In the argument for Jordan Lynch winning the Heisman, I often here people say, “well maybe he shouldn’t win the Heisman, but he deserves to be invited.” Well, it’s the exact same argument as saying “MLB player X is a Hall of Famer, but not a first ballot Hall of famer.” In other words, it’s a dumb argument. A really dumb argument. If you think Frank Thomas is a Hall of Famer, you think he deserves to be in Cooperstown regardless of ballot. He’s in the hall or he’s not. Voting margin doesn’t matter.
If you think Jordan Lynch deserves the Heisman, say it. He broke his own college football all-time record for rushing yards by a QB last week. He just ran for 321 yards against a pathetic WMU team. He had 316 yards rushing in his previous record setting game.
If you think Jordan Lynch deserves to go to New York for the Heisman trophy presentation, then you believe he deserves to win it. He doesn’t deserve to win it. And he won’t win the trophy, but it seems very likely that he’s going to NYC. Today, Jordan Lynch was named a finalist for the Walter Camp Award, which is very often a precursor to the Heisman.
If you’re a finalist for the WC, you’re a finalist for the Heisman; most of the time.
Obviously, when you bring up Aurora’s Big Ten Team (the NIU Huskies have a record of 2-0 versus the Big Ten this year, both the Illini and Northwestern finished 1-7 in the league) you have to mention Jordan Lynch’s Heisman chances. Well, he’s not really a viable candidate. Yes, he’s put up some really great numbers, and he’s a fantastic college football player. However, he doesn’t put up the huge numbers versus future NFL DLs and LBs like the QBs of the SEC, Pac 12 and ACC do. Maybe I’m pushing it with the ACC there. Jameis Winston faced Clemson, and that’s probably it.
However, Winston was the overwhelming favorite before today. And now that he won’t face sexual assault charges, it seems pretty likely that he’s got the trophy clinched now.
Jordan Lynch has the numbers, no doubt. Only Johnny Manziel and Derek Carr have more total yardage and total touchdowns than Jordan Lynch. Still Bovada has Lynch with 28-1 odds to win it. They have Winston as an overwhelming favorite at 10-19. AJ McCarron is next at 2-1, and Braxton Miller is third at 12-1. Is it fair? Yes and no. The football cliche “you can only play the teams in front of you” only applies in the NFL, where eventually things sort of even up. Every team in an NFL division plays its rivals twice and parity rules in the NFL where teams and much closer in talent level than in college football.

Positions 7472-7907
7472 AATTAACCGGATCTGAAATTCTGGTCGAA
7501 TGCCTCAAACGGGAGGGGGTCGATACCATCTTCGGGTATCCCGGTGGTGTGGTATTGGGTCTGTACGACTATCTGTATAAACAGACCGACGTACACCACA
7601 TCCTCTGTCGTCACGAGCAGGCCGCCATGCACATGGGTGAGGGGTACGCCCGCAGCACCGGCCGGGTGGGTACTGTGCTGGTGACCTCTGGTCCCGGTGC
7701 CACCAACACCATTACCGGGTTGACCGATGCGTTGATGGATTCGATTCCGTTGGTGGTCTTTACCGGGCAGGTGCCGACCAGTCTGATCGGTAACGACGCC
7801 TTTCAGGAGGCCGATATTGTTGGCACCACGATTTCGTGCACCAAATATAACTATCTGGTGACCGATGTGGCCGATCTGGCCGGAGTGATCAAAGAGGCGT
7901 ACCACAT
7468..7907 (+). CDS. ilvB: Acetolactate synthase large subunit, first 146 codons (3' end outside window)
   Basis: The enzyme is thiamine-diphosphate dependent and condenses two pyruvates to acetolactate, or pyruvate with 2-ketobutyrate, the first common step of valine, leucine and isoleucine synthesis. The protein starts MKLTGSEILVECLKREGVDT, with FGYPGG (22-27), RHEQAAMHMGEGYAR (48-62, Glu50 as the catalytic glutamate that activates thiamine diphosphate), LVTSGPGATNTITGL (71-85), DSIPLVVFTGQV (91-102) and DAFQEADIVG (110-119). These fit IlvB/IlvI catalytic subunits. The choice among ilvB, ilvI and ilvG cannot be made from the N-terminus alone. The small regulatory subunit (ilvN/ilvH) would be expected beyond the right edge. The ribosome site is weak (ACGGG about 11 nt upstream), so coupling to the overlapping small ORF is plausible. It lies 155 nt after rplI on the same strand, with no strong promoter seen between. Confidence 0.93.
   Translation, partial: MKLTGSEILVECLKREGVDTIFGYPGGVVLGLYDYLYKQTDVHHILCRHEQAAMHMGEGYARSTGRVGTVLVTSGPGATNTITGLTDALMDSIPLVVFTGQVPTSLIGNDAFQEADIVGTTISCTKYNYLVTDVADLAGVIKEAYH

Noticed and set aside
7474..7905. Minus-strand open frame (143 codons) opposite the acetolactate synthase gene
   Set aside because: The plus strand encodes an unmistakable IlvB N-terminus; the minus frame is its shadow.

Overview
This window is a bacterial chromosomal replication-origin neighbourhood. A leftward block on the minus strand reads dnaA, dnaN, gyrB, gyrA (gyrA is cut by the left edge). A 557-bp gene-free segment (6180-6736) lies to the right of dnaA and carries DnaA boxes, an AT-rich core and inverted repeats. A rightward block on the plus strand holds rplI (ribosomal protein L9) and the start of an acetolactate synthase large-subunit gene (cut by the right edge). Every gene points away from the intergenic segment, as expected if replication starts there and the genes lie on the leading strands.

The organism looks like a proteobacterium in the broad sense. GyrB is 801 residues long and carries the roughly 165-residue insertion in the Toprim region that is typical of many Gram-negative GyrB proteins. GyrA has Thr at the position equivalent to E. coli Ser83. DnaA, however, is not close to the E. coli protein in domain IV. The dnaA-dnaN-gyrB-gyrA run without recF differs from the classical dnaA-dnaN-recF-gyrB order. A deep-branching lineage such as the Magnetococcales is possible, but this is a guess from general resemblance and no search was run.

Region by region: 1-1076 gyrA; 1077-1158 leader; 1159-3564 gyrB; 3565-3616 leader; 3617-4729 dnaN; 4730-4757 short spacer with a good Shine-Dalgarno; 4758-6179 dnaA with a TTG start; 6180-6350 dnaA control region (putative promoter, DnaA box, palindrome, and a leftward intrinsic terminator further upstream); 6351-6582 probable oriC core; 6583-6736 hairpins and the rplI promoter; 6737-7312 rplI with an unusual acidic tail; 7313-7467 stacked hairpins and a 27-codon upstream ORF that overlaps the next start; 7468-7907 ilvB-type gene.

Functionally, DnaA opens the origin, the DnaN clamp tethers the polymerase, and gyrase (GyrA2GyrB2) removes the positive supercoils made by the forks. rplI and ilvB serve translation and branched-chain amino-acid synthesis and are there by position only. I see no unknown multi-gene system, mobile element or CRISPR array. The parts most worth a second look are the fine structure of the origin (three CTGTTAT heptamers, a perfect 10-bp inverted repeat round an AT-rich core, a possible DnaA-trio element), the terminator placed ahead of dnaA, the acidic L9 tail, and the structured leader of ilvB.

If you play for a mid-major, and you put up huge Heisman numbers, well, it’s great that you bloomed later in life, instead of never, but sorry, you weren’t good enough to get recruited by a high-major school. That’s your problem, not the Hesiman Trust’s problem.
Because mid-Major and low-major college football players face a bigger obstacle than statistics when it comes to winning the Heisman. It’s the problem of visibility. You need the press to win the Heisman. And you can only get it through big school level of media coverage. Traditional power in a tradition rich conference level of media coverage. Jordan Lynch has the talent, but he doesn’t have the headlines. I’m not saying this is right or wrong; I’m saying it just is. If Jordan Lynch, or more importantly, NIU Huskies football, attracted the page views, I would write about them all the time. If NIU content did huge numbers of web traffic, I’d be posting all the time about them. But they don’t. And this is just the world we live in.
Jordan Lynch was mistaken for his coach by a MAC journalist at MAC Media Day this summer. Sure, that’s on the media member for being horrible at his job, and Jordan Lynch’s appearance makes him look a lot older than he is. But the point is that those kind of mistakes never happen to superstars; they are always recognizable. And remember this happened to Jordan Lynch after he had already started a BCS Bowl game. And it was someone who covers the conference, not some slappy, who made the error.
Paul M. Banks is the owner of The Sports Bank.net, an affiliate of Fox Sports. He’s also an analyst for multiple news talk radio stations across the country; with regular weekly segments on NBC and Fox Sports Radio. Follow him on Twitter (@paulmbanks) and RSS Catch him Tuesdays talking Illini and Northwestern for KOZN 1620 The Zone, Fridays talking Chicago Bears for WAOR 95.7 The FanPowered by Sidelines Follow paulmbanks